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Panama Papers: German police raid Deutsche Bank headquarters over alleged money laundering

The investigation is focused on whether Germany’s biggest bank helped clients set up offshore accounts to transfer money from criminal activities.

German police raid Deutsche Bank

Deutsche Bank’s Frankfurt headquarters have been raided by 170 German police officers and officials as part of a Panama Papers-related money laundering investigation.

The investigation is focused on whether Germany’s biggest bank helped clients set up offshore accounts to transfer money from criminal activities. Police and officials searched six of the bank’s offices, and have seized a number of documents, according to the prosecutor’s office.

The public prosecutor suspects two employees, aged 50 and 46 but not yet publicly identified, and other, as yet unidentified staff members may have been part of the illegal activities that involved 900 clients and transactions worth about $350 million.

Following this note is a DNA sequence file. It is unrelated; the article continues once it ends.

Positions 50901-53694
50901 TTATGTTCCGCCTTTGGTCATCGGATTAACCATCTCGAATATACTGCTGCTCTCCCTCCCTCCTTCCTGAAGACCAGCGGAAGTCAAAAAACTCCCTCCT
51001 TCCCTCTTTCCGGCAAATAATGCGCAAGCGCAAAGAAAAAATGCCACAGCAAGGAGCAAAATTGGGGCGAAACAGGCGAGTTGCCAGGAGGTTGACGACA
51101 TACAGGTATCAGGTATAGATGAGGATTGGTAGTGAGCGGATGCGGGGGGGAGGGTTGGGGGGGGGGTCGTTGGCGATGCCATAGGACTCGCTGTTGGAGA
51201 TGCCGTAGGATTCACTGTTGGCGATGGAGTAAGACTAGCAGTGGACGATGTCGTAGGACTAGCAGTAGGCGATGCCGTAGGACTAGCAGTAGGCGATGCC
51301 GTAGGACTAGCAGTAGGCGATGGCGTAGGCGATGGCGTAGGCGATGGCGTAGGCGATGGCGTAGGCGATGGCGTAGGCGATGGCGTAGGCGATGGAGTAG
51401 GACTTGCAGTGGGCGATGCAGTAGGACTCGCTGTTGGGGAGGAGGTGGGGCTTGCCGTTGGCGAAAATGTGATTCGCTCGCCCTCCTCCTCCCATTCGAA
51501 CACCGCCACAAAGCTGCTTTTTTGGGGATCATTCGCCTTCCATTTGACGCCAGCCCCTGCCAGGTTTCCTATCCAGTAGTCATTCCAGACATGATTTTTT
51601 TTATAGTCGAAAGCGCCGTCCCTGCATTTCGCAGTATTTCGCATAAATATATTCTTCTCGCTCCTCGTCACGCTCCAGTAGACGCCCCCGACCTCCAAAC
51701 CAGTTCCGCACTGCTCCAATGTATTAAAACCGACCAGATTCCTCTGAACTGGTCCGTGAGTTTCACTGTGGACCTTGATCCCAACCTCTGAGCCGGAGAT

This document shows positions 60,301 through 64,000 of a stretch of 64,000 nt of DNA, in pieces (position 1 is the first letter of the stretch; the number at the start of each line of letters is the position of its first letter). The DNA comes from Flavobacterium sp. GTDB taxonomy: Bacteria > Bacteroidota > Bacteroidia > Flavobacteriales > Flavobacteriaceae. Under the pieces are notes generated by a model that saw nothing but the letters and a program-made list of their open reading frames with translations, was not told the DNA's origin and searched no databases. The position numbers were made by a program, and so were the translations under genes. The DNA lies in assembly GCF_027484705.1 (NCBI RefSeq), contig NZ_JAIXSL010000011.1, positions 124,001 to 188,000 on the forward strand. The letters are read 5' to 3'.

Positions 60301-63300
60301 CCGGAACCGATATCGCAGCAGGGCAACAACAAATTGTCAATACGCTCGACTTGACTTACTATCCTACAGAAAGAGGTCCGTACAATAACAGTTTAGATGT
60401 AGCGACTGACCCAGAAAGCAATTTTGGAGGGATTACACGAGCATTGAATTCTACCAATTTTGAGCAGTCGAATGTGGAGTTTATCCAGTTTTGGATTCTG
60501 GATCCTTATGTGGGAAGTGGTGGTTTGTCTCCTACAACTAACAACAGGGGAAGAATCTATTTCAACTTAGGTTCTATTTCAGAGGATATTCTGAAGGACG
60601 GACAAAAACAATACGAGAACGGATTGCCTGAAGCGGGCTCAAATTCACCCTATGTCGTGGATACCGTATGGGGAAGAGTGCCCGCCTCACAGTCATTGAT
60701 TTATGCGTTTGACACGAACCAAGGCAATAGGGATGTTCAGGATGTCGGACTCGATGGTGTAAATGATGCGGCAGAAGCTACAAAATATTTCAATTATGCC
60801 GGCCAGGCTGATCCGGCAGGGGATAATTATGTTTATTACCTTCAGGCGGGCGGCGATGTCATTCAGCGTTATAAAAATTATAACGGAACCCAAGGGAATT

Prosecutors said in a statement that Panama Papers and Offshore Leaks documents showed Deutsche Bank helped clients found offshore companies in tax havens, which were used to transfer money from criminal activity. Employees of the bank allegedly failed to report these transactions to authorities.

ICIJ’s German partners Süddeutsche Zeitung first reported on German banks’ alleged roles in money laundering in 2016.

The story was part of the Panama Papers investigation, a global collaboration of more than 370 reporters and 100 media outlets probing 11.5 million leaked files from offshore law firm, Mossack Fonseca.

Deutsche Bank issued a statement that said it had already provided authorities with “all the relevant information regarding the Panama Papers,” but that it would work with the prosecutor to “clarify the facts.”

“We will be issuing further details in due course. We are cooperating fully with the authorities,” the statement said.